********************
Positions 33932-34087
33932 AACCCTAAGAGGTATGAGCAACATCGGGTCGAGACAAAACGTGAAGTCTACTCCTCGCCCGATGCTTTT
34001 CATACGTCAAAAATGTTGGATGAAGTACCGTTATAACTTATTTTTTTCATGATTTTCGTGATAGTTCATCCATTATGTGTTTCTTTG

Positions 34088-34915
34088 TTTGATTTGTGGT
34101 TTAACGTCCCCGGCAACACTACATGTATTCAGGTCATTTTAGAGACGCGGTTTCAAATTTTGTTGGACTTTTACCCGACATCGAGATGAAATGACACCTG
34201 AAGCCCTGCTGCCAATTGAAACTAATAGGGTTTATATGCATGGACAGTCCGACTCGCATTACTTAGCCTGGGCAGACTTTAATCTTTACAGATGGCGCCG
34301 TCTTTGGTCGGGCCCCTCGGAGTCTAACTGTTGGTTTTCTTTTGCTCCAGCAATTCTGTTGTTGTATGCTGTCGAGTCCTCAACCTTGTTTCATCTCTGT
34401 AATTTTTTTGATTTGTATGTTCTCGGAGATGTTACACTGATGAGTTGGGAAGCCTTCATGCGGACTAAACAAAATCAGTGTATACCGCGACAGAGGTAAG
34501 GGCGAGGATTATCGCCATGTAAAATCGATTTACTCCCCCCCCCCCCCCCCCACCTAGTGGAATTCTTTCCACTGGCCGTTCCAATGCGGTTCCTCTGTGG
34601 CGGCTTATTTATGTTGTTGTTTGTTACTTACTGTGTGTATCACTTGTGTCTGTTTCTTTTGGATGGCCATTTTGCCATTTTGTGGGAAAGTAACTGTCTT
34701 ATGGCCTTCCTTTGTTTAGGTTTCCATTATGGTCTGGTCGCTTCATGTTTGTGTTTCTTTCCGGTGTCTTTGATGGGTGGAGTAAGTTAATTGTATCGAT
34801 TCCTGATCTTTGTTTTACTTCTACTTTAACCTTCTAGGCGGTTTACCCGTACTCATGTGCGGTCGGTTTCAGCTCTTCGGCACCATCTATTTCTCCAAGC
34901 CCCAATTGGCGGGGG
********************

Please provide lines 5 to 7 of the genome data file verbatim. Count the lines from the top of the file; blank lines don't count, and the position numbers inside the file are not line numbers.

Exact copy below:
34088 TTTGATTTGTGGT
34101 TTAACGTCCCCGGCAACACTACATGTATTCAGGTCATTTTAGAGACGCGGTTTCAAATTTTGTTGGACTTTTACCCGACATCGAGATGAAATGACACCTG
34201 AAGCCCTGCTGCCAATTGAAACTAATAGGGTTTATATGCATGGACAGTCCGACTCGCATTACTTAGCCTGGGCAGACTTTAATCTTTACAGATGGCGCCG